Public interest in probiotics is on the upswing, if the glut of advertisements for probiotic yogurts—those with added doses of beneficial bacteria—is any evidence. Scientists are bringing this traditional therapy into the 21st century by genetically engineering the microbes to enhance their effect on the immune system. They hope the new bugs will ultimately help treat inflammatory bowel diseases such as Crohn’s disease and ulcerative colitis, as well as other disorders that result from an overactive immune system.
In research published today in the Proceedings of the National Academy of Sciences, scientists deleted a gene from the bacterium Lactobacillus acidophilus, which is commonly found in yogurt. Mansour Mohamadzadeh, associate professor of medicine at Northwestern University, and collaborators had previously shown that the enzyme this gene manufactures increases inflammation, a defining characteristic of Crohn’s disease and ulcerative colitis. But the unaltered form of the bacterium also triggered production of a beneficial immune molecule, IL-10m, which helps to regulate the immune system. The goal of the engineering the microbes was to deliver the beneficial effects without the harmful ones.
When fed to mice with colitis and inflammation of the colon, the engineered bacteria prevented the weight loss and bloody diarrhea that typically accompanies this condition. In addition, the treated mice had 90 percent less inflammation in their colon tissue than did their untreated counterparts.
While probiotic foods and supplements are a huge industry, it’s unclear whether they actually help treat most gastrointestinal diseases. The research published today is part of a trend in microbiology to explore in rigorous detail the effects of probiotics and the mechanisms that underlie them.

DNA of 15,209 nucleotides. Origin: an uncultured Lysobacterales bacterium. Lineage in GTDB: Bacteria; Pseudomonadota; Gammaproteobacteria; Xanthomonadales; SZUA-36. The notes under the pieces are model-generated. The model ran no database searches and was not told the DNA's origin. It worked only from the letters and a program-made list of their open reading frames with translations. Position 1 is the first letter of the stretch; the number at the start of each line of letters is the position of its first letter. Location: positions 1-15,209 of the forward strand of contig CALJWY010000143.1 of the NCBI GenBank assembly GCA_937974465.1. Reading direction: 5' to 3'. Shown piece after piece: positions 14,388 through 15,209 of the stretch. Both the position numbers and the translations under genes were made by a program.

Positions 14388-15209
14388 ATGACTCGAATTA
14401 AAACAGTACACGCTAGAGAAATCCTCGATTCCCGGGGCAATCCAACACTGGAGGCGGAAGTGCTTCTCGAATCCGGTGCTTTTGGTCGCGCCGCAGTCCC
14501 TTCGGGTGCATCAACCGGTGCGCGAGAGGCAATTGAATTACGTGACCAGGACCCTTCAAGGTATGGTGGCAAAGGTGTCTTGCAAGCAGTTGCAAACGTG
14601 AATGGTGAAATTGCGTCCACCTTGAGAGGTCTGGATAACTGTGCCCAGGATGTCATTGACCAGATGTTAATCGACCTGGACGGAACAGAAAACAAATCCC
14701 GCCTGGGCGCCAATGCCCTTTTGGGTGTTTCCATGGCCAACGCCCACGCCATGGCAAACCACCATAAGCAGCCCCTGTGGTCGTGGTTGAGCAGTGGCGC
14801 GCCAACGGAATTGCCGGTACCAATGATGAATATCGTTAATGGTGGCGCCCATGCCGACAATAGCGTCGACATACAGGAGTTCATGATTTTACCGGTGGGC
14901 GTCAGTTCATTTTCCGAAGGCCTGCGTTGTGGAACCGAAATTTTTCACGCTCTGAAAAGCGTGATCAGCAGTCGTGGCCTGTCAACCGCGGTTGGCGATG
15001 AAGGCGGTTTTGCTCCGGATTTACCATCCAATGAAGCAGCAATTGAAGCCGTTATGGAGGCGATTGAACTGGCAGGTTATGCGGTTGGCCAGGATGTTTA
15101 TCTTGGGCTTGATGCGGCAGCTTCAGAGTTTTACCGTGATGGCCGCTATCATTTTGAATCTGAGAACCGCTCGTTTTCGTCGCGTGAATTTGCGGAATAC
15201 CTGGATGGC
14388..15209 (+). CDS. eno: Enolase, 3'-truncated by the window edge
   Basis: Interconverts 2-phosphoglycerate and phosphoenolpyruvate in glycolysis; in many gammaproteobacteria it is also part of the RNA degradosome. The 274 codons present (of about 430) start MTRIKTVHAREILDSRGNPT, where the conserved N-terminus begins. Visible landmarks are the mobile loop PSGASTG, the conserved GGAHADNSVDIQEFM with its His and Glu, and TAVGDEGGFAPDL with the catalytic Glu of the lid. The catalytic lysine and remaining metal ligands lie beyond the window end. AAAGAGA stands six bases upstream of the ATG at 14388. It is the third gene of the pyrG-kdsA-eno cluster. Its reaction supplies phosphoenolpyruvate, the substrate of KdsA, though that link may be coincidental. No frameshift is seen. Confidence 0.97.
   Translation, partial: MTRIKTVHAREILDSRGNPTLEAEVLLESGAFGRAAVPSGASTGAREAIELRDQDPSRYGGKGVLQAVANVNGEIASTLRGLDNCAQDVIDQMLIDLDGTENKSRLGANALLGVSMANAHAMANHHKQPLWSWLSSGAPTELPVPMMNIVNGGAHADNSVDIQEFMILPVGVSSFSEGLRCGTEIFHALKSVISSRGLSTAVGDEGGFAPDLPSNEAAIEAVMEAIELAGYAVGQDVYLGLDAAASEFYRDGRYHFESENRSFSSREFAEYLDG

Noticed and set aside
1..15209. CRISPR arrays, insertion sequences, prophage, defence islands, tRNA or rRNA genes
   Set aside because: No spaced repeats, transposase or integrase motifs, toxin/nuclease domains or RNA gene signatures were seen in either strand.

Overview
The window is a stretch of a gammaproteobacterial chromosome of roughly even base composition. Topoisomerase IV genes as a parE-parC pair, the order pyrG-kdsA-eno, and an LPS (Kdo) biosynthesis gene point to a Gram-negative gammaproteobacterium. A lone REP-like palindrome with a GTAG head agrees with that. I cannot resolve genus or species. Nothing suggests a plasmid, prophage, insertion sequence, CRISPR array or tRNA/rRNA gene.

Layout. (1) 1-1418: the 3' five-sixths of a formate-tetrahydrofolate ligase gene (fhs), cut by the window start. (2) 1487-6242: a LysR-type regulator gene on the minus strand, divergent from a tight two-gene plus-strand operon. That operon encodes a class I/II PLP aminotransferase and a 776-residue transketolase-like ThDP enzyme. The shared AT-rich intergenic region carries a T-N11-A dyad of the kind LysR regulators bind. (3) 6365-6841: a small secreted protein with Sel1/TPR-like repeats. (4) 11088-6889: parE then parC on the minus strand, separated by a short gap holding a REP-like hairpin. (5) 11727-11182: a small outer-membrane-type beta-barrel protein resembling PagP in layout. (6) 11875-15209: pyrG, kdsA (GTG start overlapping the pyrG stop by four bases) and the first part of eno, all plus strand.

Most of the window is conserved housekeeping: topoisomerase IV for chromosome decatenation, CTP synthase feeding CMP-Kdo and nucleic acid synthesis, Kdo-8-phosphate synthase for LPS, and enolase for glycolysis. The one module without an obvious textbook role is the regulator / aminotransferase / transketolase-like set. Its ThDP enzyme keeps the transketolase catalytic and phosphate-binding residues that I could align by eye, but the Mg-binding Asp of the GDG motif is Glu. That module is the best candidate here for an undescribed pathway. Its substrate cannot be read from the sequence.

“The concept [of probiotics] is wonderful, but the evidence of their [effectiveness] is fairly limited,” says Balfour Sartor, co-director of the Center for Gastrointestinal Biology and Disease at the University of North Carolina, who was not involved in the new study. Because probiotics are considered a food and not a drug, they are not regulated by the U.S. Food and Drug Administration, and therefore don’t require the large clinical tests that drugs do.
Inflammatory bowel disease is one of the prime areas of interest for probiotic treatment, but “there really has been little direct evidence that probiotics are effective in treatment or prevention of Crohn’s disease,” says Sartor. Some research suggests that two different probiotic formulations can help prevent recurrence of ulcerative colitis, he says. “But that’s just two out of thousands of formulations.”
Scientists still don’t know exactly how probiotic bacteria influence the gastrointestinal system, but previous research suggests several possible mechanisms. Beneficial bacteria might temporarily alter the ratio of good to bad bacteria that inhabit the intestine, or they might specifically block activity of bad bacteria. And probiotics seem to influence the immune system, “stimulating protective immune cells or blocking detrimental activities of immune cells,” says Sartor.